The CW's flagship Arrowverse series has soldiered on through six seasons since its debut in 2012. As the show that launched an entire DC TV multiverse, it still holds a special place in loyal fans' hearts. But as ratings for the current season continue to drop (aside from the "Crisis on Earth-X" crossover special), the sentiment among some longtime fans is that Arrow has run out of steam and should get the axe.
Since joining Arrow, The Flash and Supergirl have consistently beaten the green archer in the ratings battle. Although there has been no confirmation yet from The CW that any Arrowverse series will be renewed, the president of the network has indicated all of them are likely to return. This begs the unavoidable question: How, and when, did things go so wrong for Arrow, and what can the series do to prove that it's still the show this fanbase needs?
Let's cut straight to the hard question -- do we really care about any of the new additions to Team Arrow? Despite Oliver steadily building up a capable support team around him -- Diggle, Felicity, Black Canary, Arsenal and Speedy -- the first four seasons of Arrow still felt very much focussed on a gruff, lone avenger archetype. This format shifted dramatically in Season 5 when "The" Arrow officially became "Team" Arrow, with the induction of new recruits Curtis Holt (Mister Terrific) Rene Ramirez (Wild Dog) Evelyn Sharp (Artemis) and Rory Regan (Ragman.) By Season 6, the roster shrank back down to just Mister Terrific and Wild Dog, adding Dinah Drake as the new Black Canary. After a poorly received Season 4 finale, it wasn't surprising that the writers felt a radically new direction was needed to inject some more life back into the show. Unfortunately, the payoff just hasn't worked. We've had nearly two full seasons to warm up to Team Arrow and, compared to the way that "Team Flash" sparks off one another, the newer series regulars still leave us cold.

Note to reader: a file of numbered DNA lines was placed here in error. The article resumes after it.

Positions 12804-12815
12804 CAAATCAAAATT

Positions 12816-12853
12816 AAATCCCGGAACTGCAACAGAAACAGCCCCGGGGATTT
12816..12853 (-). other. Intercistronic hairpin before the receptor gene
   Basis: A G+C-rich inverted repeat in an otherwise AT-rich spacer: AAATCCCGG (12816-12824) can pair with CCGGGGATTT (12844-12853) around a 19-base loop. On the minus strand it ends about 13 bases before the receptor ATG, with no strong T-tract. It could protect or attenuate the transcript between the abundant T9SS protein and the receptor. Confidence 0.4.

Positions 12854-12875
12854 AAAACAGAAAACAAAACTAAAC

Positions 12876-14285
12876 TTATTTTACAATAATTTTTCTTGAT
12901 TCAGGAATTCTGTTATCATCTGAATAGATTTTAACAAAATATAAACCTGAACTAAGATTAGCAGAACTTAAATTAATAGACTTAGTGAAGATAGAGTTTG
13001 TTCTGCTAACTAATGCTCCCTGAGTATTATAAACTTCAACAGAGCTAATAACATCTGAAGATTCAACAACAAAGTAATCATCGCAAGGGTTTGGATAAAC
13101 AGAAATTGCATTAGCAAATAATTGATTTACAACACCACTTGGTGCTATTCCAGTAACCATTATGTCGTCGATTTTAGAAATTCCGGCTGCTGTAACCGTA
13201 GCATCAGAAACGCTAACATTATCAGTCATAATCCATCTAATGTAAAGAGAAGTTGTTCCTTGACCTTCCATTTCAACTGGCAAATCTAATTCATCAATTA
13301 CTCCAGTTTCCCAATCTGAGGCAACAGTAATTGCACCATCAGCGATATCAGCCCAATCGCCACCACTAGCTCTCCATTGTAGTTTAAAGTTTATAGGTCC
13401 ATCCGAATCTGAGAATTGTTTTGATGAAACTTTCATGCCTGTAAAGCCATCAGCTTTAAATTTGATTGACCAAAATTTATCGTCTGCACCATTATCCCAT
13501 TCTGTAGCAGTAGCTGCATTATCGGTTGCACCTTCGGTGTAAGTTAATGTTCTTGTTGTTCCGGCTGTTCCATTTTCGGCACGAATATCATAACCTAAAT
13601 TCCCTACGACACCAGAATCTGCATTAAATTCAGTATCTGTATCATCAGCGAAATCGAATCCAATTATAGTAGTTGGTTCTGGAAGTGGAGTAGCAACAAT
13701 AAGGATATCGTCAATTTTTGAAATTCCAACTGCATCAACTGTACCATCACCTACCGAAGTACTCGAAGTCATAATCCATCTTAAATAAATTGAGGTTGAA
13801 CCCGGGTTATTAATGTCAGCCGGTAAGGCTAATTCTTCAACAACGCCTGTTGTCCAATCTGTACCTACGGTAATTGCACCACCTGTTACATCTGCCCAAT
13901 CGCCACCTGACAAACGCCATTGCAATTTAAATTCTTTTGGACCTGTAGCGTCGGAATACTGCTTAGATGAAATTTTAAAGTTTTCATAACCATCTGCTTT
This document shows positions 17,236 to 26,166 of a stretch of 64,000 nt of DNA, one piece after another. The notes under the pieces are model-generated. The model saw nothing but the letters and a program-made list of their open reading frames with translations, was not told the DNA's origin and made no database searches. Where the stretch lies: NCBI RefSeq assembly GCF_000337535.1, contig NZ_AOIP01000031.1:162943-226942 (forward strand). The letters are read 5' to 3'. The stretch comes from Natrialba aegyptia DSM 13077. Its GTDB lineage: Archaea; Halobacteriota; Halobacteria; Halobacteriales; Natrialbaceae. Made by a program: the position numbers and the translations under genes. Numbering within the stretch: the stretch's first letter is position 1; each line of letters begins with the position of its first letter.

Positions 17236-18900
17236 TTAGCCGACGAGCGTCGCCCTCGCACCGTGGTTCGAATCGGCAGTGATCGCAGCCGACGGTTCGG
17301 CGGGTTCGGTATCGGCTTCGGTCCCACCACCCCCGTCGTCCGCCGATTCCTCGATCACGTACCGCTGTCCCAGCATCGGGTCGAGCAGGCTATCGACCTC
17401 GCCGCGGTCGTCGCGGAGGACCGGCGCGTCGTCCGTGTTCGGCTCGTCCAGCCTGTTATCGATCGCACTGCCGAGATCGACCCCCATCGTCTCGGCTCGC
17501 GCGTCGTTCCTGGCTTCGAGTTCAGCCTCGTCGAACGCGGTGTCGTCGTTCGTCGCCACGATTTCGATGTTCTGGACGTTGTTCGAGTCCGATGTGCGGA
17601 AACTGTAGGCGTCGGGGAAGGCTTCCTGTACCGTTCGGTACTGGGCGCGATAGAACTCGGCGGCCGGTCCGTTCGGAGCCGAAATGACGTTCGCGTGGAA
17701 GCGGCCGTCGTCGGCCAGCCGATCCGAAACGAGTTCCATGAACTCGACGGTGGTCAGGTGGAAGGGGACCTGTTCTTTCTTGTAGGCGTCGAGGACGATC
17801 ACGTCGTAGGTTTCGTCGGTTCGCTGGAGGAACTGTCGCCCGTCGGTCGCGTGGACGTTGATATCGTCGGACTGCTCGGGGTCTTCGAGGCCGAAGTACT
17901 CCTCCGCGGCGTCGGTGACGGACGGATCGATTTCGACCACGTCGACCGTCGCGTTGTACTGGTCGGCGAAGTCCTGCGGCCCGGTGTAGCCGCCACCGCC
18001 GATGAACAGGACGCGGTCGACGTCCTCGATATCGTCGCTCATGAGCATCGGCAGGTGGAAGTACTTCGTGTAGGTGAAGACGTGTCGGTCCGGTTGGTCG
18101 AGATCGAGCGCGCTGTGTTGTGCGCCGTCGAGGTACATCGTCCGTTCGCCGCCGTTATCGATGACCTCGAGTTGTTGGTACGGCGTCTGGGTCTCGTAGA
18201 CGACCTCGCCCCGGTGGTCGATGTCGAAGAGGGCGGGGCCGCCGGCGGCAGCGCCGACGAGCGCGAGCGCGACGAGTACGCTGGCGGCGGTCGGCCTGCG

For a show that grapples with the morality of corporal punishment, Arrow is very precious with its main characters. Laurel Lance's death was sufficiently shocking, but that feeling has since been significantly lessened by the regular appearance of her Earth 2 doppleganger. The Season 5 finale also raised the stakes by threatening to literally blow most of the cast away. In the end, the only major fatality was Malcolm Merlyn, who was really just a loose end for the show to tie up by that point anyway. The rest of the team escaped virtually unscathed, save for a concussion that kept Thea out of action for most of the following season.
The concept of death being an ever-revolving door is something inherited from the show's source material so Arrow perhaps shouldn't shoulder all the blame. But both of these examples read as the show trying to have its death cake and eat it too, which is especially frustrating when its also proven capable in the past of keeping its dead buried. (i.e. Tommy Merlyn) Without the permanence of death hanging over our main characters as they do in other fantasy action series' like Game of Thrones and The Walking Dead, the stakes are never high enough.